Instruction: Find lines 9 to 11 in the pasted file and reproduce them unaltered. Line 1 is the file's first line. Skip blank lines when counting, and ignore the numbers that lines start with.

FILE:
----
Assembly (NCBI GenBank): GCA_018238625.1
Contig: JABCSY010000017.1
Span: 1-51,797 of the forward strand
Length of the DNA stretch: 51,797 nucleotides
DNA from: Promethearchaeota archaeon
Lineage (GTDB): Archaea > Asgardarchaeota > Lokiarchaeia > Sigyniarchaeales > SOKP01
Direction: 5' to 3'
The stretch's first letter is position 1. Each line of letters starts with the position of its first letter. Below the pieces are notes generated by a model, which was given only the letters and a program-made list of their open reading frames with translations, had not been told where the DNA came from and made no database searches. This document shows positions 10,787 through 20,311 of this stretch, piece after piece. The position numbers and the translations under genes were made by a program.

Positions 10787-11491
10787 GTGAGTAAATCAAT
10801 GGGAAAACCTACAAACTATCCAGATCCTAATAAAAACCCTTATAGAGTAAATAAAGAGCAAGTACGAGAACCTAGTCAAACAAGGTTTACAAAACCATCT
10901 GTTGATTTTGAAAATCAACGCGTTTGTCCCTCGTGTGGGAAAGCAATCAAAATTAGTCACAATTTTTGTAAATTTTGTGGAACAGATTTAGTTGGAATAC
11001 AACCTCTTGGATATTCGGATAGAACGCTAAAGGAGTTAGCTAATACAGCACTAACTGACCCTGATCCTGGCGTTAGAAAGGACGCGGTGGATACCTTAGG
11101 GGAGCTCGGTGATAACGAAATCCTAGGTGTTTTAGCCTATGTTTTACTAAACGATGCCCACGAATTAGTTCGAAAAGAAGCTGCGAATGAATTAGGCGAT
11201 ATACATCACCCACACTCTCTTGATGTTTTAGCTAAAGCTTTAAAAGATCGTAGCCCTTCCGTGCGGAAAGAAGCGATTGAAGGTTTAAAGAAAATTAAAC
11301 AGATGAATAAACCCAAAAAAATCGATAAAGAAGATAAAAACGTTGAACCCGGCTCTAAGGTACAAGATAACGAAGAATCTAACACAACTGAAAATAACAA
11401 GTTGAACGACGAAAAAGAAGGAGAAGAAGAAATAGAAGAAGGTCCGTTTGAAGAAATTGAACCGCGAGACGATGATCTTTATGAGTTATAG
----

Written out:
Positions 10787-11491
10787 GTGAGTAAATCAAT
10801 GGGAAAACCTACAAACTATCCAGATCCTAATAAAAACCCTTATAGAGTAAATAAAGAGCAAGTACGAGAACCTAGTCAAACAAGGTTTACAAAACCATCT